Glitzy NHL award show won't keep hockey alive in desert
Rather than hold its usual, postseason award show at the Air Canada Centre in Toronto with the likes of Alanis Morissette and the Bare Naked Ladies acting as entertainment, the NHL shot a knucklepuck at its fans by holding this year's hardware handout in Las Vegas on Thursday night.
Even though most of the players probably loved being in Vegas (MVP Alex Ovechkin said he won $500 on the blackjack tables), I don't understand why the league keeps retreating from its traditional fan-base like its being chased down a mirrored hallway by Dale Hunter and Derek Boogaard. Why would you have an award show in a place where most people think Frozen Fury has something to do with Chuck Liddell or a pay-per-view involving hotel bellhops throwing buckets of ice at each other?
I realize expanding the fan-base is important, but maybe NHL Commissioner Gary Bettman should turn away from the desert for a while now that his Waterloo -- I mean Phoenix -- is bankrupt.
The Phoenix fiasco is going to take time to clear up, and you know Bettman will never give in to the Blackberry guy's demands. That's because Bettman doesn't want to upset the handful of owners who are certain another team in hockey mad Ontario (Canada, folks, not the one here) will eat away their profits.
Bowing to the owners got him through the lockout, and now he thinks it'll help the league's efforts to reconstruct a Coyotes fan-base that's been missing since the towel-waving days of the 2001-02 season. Bettman keeps citing how the league saved Buffalo and Ottawa, but those teams didn't really have problems getting fans into the seats -- those were ownership issues that needed to be fixed. (Phoenix was 29th out of 30 teams in attendance this year.)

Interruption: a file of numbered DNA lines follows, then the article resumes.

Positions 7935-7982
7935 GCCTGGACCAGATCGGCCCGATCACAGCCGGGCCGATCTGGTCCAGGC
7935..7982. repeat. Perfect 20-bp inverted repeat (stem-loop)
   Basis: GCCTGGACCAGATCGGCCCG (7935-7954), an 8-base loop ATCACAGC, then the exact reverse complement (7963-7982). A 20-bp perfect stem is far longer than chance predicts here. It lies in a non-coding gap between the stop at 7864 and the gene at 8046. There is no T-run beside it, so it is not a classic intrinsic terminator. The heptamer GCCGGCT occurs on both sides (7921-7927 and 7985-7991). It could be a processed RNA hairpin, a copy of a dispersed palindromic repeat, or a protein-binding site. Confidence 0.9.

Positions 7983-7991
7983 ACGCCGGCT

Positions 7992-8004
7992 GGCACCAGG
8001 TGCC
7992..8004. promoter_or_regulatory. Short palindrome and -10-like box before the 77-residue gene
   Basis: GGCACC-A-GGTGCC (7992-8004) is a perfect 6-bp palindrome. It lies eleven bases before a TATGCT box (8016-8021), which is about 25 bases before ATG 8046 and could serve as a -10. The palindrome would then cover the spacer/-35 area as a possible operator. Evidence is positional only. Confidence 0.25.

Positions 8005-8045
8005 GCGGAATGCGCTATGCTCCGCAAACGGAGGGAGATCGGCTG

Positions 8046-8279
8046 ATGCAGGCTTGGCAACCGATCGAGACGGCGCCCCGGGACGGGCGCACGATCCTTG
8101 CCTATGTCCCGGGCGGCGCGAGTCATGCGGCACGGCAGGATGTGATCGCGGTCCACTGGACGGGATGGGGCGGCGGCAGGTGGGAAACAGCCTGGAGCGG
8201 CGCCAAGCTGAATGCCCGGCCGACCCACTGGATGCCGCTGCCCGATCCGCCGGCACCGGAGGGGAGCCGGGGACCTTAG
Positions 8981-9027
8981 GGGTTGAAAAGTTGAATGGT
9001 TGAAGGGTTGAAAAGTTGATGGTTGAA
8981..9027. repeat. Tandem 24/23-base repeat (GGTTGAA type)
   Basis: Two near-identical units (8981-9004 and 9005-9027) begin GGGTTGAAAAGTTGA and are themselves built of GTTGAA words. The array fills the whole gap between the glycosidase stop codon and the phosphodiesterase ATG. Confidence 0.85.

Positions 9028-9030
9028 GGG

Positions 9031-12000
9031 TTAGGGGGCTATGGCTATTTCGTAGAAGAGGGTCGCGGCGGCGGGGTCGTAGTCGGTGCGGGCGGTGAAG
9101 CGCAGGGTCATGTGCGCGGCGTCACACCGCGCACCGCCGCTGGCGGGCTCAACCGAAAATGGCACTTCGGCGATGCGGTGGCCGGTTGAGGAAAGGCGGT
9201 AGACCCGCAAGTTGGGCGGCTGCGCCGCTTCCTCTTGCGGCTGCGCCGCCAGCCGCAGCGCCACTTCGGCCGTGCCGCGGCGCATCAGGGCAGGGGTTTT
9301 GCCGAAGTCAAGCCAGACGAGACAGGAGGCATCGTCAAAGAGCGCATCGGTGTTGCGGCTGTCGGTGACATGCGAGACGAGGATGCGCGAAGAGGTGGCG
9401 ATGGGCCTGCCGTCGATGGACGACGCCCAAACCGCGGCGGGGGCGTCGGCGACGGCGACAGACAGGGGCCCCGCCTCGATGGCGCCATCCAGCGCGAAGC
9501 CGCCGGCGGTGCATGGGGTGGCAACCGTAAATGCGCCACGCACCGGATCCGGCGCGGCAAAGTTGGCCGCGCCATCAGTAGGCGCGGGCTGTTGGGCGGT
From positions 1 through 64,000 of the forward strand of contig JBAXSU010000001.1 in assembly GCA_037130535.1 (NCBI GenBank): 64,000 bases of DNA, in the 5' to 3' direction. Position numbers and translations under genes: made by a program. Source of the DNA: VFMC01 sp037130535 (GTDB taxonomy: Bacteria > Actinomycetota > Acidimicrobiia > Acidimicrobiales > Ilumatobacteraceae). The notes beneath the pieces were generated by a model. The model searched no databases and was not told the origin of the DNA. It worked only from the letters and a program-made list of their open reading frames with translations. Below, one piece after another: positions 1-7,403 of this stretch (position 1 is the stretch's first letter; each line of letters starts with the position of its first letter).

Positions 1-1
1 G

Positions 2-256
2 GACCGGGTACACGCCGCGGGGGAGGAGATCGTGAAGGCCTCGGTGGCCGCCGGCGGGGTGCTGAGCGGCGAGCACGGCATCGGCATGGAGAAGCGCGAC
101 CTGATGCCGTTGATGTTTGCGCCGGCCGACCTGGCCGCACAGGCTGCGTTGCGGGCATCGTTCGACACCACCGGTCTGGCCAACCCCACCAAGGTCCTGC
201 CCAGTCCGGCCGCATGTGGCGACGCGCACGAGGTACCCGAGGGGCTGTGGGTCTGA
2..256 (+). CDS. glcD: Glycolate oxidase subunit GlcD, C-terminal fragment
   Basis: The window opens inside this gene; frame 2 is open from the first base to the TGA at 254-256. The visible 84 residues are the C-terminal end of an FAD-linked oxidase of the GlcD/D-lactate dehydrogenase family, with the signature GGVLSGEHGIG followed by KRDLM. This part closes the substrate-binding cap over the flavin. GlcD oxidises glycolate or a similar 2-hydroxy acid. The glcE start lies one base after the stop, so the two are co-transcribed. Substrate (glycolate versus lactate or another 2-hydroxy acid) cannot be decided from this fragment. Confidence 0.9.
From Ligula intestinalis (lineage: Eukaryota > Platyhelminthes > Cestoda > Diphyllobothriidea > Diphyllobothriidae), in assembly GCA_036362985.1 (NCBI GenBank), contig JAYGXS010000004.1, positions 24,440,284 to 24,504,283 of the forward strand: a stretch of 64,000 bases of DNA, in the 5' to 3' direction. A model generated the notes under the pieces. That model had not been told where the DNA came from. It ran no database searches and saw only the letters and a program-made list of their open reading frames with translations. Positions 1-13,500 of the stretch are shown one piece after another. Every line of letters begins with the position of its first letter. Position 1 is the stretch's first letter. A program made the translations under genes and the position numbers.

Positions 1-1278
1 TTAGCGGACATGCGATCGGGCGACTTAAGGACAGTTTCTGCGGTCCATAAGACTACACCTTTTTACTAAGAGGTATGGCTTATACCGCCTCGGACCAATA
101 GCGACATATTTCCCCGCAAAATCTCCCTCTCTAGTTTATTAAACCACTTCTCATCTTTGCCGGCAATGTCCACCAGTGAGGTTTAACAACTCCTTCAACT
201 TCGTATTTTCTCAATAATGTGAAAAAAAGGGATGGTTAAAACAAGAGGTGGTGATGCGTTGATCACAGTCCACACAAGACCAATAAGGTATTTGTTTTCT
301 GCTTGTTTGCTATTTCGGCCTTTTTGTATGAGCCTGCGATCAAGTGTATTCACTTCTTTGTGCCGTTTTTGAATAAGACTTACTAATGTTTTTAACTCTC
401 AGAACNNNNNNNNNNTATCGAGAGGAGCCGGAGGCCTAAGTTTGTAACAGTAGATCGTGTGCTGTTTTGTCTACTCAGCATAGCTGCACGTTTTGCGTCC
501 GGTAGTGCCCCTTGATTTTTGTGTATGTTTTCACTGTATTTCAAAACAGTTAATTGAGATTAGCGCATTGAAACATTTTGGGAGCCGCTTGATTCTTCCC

Still, even though I'm critical of Bettman, I agree with his assertion that the league has a future in areas that haven't seen ice since the last Ice Age. The Ducks can be considered a poster child of NHL sun belt expansion -- they have a Stanley Cup, two finals appearances and a strong fan-base. The Kings haven't had as much success, but they have some of the league's most passionate fans, especially when you consider they haven't made the playoffs in seven years.
The league needs to stop giving in to those desert mirages of establishing the game in places like Las Vegas or Phoenix. We're in a recession and the NHL must cater to its most loyal markets until the economy recovers -- not keep a tally on how many "celebrities" show up at the Palms hotel. Plus, if you're trying to reach out to new fans in a new locale, don't give a microphone to Chaka Khan or Jeremy Roenick at your awards show, OK?
By the way, Ducks rookie Bobby Ryan missed out on the Calder Trophy (top rookie), which was awarded to Columbus Blue Jackets goalie Steve Mason. Ryan had a fantastic rookie campaign, but Mason was destined to win it after posting 10 shutouts and leading Columbus to its first-ever playoff berth.
Kings captain Dustin Brown lost out to Blue Jackets forward Rick Nash for the NHL's Foundation Award (charitable work).
-- Austin Knoblauch
Top photo: Washington Capitals standout Alex Ovechkin shows off his marketing prowess with a couple of Las Vegas showgirls at the NHL awards on Thursday. Credit: Ryan Remiorz / Associated Press. Bottom photo: NHL commissioner Gary Bettman. Credit: Ethan Miller / Getty Images